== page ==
St. Louis Park police said that they received two reports of bias crimes related to antisemitic posters that were put up in the Fern Hill neighborhood, around 26th and Quentin. The posters, seen in the image above, were taken down by police.
Dan Plekkenpol, the community security director at the Jewish Community Relations Council of Minnesota and the Dakotas, said that there has been a “large uptick” in antisemitic behavior and sentiment since the most recent fighting between Israel and Hamas started.
“We’re getting lots of reports of posters and flyers about free Palestine and against Zionism,” he said. “Some of it is antisemitic, and some of it is political rhetoric. There’s a difference between the two and we’ve gone to great lengths to talk about and identify (the difference).
In the case of the posters in St. Louis Park, what crosses the line, Plekkenpol said, was its placement in a well-known Orthodox Jewish neighborhood.
Plekkenpol said that the difference between antisemitism and political rhetoric comes down to three things: proximity, means, and intent. There’s a difference between putting a poster that says Free Palestine at a gas station in Savage, Minn., he explained, from putting one up on a street corner in an Orthodox neighborhood.
“They had the means and the proximity to put it in the eruv, because they know what that’s about,” he said. “Putting it there is really intentional and then it’s antisemitic. They’re trying to cause fear and bias. That’s where the difference lies.”
In a statement released yesterday, the JCRC said it was “alarmed by the spikes in antisemitic violence and rhetoric being directed at Jews and Jewish institutions by anti-Israel activists. The perpetuation of conspiracy theories, antisemitic tropes, and unhinged vitriol directed at Israel from celebrities and politicians to activists on every corner of social media has sadly led to the scapegoating and targeting of Jews from London, Los Angeles, New York City, and Minnesota as well. As we continue to uphold the JCRC’s community security mission during these turbulent times, we echo Rep. [Dean] Phillips demand that ‘it’s time for “progressives” to start condemning antisemitism and violent attacks on Jewish people with the same intention and vigor demonstrated in other areas of activism. The silence has been deafening.’ We join our partners at Zioness in calling for elected leaders to stand with the Jewish community against vitriolic antisemitism.”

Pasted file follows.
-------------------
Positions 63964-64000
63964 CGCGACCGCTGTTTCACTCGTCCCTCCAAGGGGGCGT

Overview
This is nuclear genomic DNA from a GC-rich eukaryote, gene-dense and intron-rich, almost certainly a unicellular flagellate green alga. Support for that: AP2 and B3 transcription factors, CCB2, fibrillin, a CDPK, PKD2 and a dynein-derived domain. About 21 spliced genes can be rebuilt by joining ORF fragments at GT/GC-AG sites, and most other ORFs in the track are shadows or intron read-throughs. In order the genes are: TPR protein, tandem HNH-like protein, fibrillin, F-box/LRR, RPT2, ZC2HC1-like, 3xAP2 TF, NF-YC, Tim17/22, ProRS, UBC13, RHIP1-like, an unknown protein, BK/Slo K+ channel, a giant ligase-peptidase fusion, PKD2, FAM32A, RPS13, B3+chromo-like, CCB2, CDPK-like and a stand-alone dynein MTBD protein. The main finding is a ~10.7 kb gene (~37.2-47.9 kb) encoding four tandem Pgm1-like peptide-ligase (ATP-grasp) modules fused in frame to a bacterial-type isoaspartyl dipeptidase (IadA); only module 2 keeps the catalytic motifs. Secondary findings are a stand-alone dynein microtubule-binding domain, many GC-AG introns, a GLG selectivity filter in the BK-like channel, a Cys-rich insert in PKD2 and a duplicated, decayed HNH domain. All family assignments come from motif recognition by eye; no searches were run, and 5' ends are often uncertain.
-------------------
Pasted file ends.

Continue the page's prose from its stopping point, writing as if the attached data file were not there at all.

I’ll say the quiet part out loud; it’s time for “progressives” to start condemning anti-semitism and violent attacks on Jewish people with the same intention and vigor demonstrated in other areas of activism. The silence has been deafening.
— Rep. Dean Phillips 🇺🇸 (@RepDeanPhillips) May 24, 2021
The ADL’s Extremism Blog website has been noting many pro-terrorist messages at some of the many anti-Israel protests around the country in the past couple of weeks.
“Whenever anti-Israel actions target synagogues, Jewish community centers, kosher restaurants, Jewish owned businesses, or individual Jews – in other words, holding Jews collectively responsible Israel’s actions – ADL considers such incidents as antisemitic,” the organization wrote on its site. “These actions intimidate Jews and prevent them from living openly and freely as Jews.”
Both the JCRC and ADL statements said they welcomed the cease-fire between Israel and Hamas, which was agreed to last week.